This week my project at work has two events going on in Southern California. I was very honored to be asked to attend one of them - the first time since I've been back that they've asked me to travel. One of the events is a video shoot in LA with Jennifer Aniston. The other is a presentation by our CEO at a corporate partner's annual meeting in Palm Desert. I was asked to go to Palm Desert. I'm trying not to be bitter about that.

One way to look at it is that it's a new destination for me. I've never been to the Palm Springs/Palm Desert area. And the place we're staying is amazing:

So I figure, this is where celebs go when they want to get away from LA for a weekend of relaxing golf and spa services. At which point I realized the panicking fact that I DO NOT HAVE A PALM SPRINGS WARDROBE.

Ironically enough, the most appropriate thing I own for my time there is probably a pair of white city shorts.

Saturday, September 09, 2006

The kindness of strangers

I went this morning to pick up some doughnuts for breakfast, and I took Big Daddy's car because it needed gas. Then I spent like a half-hour at the gas station trying to figure out how to get his gas tank open. I'm looking everywhere for the little button that will pop open the door. I'm sitting in the driver's seat searching the owner's manual because I feel like I SHOULD be able to figure this out for myself. Finally I call Big Daddy (in Chicago).

BD: Hello?
BD: Huh?
Me (screaming into the OnStar speaker phone): HOW. THE. HELL. DO YOU OPEN YOUR FUCKING GAS TANK???
BD: You just push on the door.
Me (quietly): There's no button?
BD: No. You just push on the door. There's no button.
Me: (hangs up)
OnStar Lady: Good. Bye.

I had no idea they still made gas tanks that didn't lock! In this day and age of $3 gas, who makes gas tanks THAT DON'T LOCK??

So I get out to push open the door and pump my gas. And this truck pulls up behind me and parks. Not by any gas pumps or anything. He just parks behind me. Then he gets out and says, "Is everything OK?" I guess he'd seen me sitting there all this time and wanted to make sure I was all right.

"Yeah..." I say. "It's my husband's car. I didn't know how to open the door to the gas tank! I was looking all over for a button and there's not one," I say, pushing on the door to open it, as a bit of a visual aid.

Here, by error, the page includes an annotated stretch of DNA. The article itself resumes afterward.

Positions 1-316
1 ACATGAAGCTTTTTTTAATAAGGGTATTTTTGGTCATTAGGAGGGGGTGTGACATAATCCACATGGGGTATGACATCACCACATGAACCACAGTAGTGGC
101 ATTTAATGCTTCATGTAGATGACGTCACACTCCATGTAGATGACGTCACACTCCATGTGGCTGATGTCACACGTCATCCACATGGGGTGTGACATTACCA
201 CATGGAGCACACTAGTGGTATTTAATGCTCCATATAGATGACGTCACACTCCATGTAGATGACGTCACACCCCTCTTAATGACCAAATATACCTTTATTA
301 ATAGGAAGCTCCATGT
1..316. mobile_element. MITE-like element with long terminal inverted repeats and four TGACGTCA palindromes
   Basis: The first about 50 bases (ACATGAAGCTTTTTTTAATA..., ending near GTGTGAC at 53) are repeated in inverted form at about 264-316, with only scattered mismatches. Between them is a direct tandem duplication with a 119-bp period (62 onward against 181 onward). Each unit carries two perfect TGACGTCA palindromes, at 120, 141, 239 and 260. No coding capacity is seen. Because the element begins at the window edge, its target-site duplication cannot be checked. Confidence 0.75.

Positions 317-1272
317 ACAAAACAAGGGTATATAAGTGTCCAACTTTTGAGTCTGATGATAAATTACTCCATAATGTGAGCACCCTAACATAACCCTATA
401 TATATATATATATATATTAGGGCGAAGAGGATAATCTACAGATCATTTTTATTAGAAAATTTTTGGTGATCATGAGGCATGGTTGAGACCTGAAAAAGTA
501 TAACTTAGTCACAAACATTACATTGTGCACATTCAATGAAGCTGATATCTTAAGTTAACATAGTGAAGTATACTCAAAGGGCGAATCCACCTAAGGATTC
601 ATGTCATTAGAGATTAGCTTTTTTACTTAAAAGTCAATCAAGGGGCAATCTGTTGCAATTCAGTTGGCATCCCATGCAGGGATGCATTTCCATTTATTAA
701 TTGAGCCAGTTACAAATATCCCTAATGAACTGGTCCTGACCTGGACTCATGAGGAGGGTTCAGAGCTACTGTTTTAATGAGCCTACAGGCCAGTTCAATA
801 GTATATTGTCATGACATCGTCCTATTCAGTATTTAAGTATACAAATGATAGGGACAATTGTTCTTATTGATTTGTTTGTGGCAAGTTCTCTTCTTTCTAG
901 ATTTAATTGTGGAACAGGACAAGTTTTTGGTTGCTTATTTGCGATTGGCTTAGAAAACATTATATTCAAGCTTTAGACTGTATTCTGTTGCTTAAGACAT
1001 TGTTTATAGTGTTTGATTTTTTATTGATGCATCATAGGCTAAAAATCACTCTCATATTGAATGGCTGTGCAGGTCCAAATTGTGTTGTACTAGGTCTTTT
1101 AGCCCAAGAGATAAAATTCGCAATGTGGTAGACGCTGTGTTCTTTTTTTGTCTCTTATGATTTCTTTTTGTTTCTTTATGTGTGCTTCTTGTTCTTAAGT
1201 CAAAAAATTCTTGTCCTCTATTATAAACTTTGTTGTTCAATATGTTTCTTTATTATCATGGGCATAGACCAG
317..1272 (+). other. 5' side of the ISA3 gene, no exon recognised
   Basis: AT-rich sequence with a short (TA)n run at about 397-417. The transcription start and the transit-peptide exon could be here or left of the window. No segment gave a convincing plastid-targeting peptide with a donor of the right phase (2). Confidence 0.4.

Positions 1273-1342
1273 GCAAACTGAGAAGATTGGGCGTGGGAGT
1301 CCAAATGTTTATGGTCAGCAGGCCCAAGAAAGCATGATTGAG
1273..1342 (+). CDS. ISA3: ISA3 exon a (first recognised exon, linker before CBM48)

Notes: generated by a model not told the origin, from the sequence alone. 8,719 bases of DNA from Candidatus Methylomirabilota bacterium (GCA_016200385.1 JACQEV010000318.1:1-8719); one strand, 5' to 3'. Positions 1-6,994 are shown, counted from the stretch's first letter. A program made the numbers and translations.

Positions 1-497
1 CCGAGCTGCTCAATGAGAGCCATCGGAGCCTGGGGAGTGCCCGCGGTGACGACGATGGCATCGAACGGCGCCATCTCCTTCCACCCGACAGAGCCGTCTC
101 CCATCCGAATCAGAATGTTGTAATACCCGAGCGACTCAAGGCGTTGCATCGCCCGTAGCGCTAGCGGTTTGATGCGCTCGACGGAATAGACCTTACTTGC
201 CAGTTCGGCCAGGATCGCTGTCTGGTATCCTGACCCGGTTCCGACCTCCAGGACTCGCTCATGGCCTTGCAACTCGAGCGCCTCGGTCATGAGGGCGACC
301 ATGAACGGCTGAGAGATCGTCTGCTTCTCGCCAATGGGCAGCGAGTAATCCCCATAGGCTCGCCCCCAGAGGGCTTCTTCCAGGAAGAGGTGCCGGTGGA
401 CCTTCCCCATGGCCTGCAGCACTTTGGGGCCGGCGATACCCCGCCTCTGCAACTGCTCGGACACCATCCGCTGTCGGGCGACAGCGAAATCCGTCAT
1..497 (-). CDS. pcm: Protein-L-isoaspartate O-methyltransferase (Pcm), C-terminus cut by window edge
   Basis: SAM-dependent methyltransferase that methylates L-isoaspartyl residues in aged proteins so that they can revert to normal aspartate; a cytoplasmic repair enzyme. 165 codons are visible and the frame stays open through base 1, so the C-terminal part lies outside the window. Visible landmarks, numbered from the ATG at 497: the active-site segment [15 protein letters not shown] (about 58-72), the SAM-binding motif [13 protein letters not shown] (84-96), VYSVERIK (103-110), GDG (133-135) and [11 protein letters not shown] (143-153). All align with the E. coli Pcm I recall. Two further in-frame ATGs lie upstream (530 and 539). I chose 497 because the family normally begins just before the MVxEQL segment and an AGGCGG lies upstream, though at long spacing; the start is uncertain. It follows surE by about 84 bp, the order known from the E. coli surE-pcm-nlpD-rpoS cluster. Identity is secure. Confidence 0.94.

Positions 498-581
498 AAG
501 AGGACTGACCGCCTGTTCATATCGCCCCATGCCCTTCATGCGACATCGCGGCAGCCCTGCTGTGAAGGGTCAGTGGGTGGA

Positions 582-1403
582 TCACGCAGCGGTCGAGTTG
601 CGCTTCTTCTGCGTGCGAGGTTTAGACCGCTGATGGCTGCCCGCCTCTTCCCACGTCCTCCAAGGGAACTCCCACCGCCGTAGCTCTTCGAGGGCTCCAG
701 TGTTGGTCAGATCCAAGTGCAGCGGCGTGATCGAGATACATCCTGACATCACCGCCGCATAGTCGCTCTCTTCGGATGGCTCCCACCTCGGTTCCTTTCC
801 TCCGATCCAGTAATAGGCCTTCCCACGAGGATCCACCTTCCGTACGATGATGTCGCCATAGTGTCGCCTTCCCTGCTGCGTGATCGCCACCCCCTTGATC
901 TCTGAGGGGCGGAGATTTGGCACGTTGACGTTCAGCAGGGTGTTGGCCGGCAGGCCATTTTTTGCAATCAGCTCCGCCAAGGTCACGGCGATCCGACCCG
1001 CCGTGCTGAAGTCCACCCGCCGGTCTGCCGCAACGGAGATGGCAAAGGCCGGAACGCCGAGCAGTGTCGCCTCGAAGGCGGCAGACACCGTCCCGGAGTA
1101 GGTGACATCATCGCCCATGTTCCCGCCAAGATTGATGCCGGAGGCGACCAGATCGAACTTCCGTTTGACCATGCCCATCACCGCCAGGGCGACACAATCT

And he says to me, "Do you dye your hair?"

Wha? But, actually, I just had my hair done yesterday so I thought perhaps he was going to compliment me on how glossy and glorious it looks in the sunlight. But he just says to me, ""Cause you could be a blonde."

Friday, September 08, 2006

How to know when you're in a rut

Thursday, September 07, 2006

I need your help, Internets

The big thing this year for My Kid's school is they're not allowed to carry around their backpacks. They say they're trying to teach the kids "organization" by making them use a binder to carry everything. I'm not sure if that's entirely true, but I'm not going to argue it.

Anyway, we bought one of those big binders from Office Depot with pockets and dividers etc. as instructed. And it has lasted ONE MONTH. He's been in school since Aug. 7 and the damn thing is falling apart already. The rings don't stay closed and all his stuff falls out.

Can someone recommend a brand or a place to shop for a good, heavy-duty school binder?

Also, have any of ya'll's kids read the Whangdoodle book? He's telling me his friends are recommending it so I'm wondering if it's the next "Because of Winn Dixie." I'm a little confused because it's written by Julie Andrews (yes, THAT Julie Andrews) but when I was looking for it online, I accidentally came across a different use of the word.

Wednesday, September 06, 2006

A: Neosporin

Q: What can you never find around your house when you need it?

Monday, September 04, 2006

Book Report

I can't believe the Crocodile Hunter is dead. And I'm right in the middle of this book about Australia, and I had just last night read this passage:

Nearly every day, it seemed, the papers had a story of arresting improbability under a Queensland dateline.
Alan nodded in accord. "There's a reason for that, of course."
"What's that?"
"They're crazy in Queensland. Madder than cut snakes. You'll like it up there."
At the airport he jumped out of the car and helped me haul my bag out of the trunk and said his farewells. He shook my hand. "And remember what I said about watching yourself up north," he said.
"Madder than cut snakes," I repeated, to show that I had been listening.
"Madder than a sack of them."

So thinking about that reminded me that I hadn't ever given you the last installment of my book report. Hope you find something here that interests you.

One look at the cover of Extremely Loud & Incredibly Close by Jonathan Safran Foer and I recognized right away that it's written by the same guy who wrote Everything is Illuminated, another book that I found it impossible to get through. I can't remember why I couldn't read it, I just remember that I couldn't get past the first chapter. But this one is written in the stream-of-consciousness of a 9-year-old boy who lost his father in the 9/11 attacks in NY. Oskar Schell is a self-confessed "inventor, jewelry designer, jewelry fabricator, amateur entomologist, francophile, vegan, origamist, pacifist, percussionist, amateur astronomer, computer consultant, amateur archeologist, collector of: rare coins, butterflies that died natural deaths, miniature cacti, Beatles memorabilia, semiprecious stones, and other things." He finds a key inside a vase in his dad's closet and undertakes a secret search throughout the buroughs to find the lock that matches the key. I thought Oskar was charming and sweet.